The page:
and route. The goal is to provide correct medications to the patient at all transition points within the hospital,” Rice said.

Through the med rec process, Rice’s team discovered that 98.5% of patients had incomplete medication lists. Patients were taking on average 13 different medication and supplements.

“Cancer patients are often on many medications and the vast majority have inaccurate medication lists,” Rice said. “Outpatient med rec done for these patients is a really vital role of our pharmacy navigator.”

According to Rice, her role as oncology pharmacy navigator saved Legacy Cancer Institute $237,000 in the first year and $205,380 in the second year.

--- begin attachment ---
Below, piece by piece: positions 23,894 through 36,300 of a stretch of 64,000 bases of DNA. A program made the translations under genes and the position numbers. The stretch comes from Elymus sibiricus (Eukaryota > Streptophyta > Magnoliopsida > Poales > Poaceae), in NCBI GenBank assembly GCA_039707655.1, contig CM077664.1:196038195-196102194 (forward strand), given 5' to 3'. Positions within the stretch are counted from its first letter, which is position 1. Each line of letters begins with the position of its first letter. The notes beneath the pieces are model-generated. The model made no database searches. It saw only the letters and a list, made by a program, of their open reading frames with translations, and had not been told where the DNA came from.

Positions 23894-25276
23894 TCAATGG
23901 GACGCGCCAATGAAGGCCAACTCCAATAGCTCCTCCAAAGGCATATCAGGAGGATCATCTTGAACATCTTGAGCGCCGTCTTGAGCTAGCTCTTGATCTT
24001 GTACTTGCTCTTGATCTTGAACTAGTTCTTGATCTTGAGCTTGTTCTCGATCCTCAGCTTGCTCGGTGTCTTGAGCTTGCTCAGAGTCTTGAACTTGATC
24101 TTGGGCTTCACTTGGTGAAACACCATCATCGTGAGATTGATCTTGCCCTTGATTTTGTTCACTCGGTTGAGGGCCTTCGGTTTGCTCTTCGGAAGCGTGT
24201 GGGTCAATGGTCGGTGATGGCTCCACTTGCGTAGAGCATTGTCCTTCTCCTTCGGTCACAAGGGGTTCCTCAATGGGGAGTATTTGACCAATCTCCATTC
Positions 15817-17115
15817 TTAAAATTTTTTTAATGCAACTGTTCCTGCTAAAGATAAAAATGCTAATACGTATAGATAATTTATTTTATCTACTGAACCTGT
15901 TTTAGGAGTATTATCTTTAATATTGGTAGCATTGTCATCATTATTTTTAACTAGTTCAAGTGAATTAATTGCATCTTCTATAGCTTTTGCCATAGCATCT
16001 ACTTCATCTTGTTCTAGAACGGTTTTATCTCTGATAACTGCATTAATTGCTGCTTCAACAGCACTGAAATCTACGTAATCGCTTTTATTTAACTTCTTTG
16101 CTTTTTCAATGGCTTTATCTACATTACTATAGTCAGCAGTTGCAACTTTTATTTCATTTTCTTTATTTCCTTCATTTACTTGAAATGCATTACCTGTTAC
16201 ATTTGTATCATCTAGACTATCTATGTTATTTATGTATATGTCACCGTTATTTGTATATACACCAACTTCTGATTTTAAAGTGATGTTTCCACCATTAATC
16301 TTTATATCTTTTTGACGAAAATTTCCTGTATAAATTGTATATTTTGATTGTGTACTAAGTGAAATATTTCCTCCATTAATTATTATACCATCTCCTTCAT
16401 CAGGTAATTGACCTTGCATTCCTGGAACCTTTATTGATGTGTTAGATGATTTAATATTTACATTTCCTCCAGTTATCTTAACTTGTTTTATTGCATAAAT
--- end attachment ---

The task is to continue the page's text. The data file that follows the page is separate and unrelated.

“Every year since then we’ve been able to save $200,000 to $300,000 through this program,” Rice said.

Over half of patients had a face-to-face consultation with an oncology pharmacy navigator. Referrals increased by 50% from year 1 to year 2.

“Patient education is a critical part of what we do. We also do side effect management for chemotherapy, hormonal therapy and targeted therapy and even about opioids,” Rice said. “We believe this is an innovative program that many cancer programs can benefit from this addition of an oncology pharmacist and it’s helped distinguish our cancer program, helped us be accredited and awarded awards like the [ACCC Innovators Award], but most importantly it benefits the cancer patients that we serve.” – by Cassie Homer

 

Reference:

Rice KS. The oncology pharmacy navigator: A new best practice model for managing medications. Presented at: ACCC National Oncology Conference; Oct. 17-19, 2018; Phoenix.

Disclosure: Rice reports no relevant financial disclosures.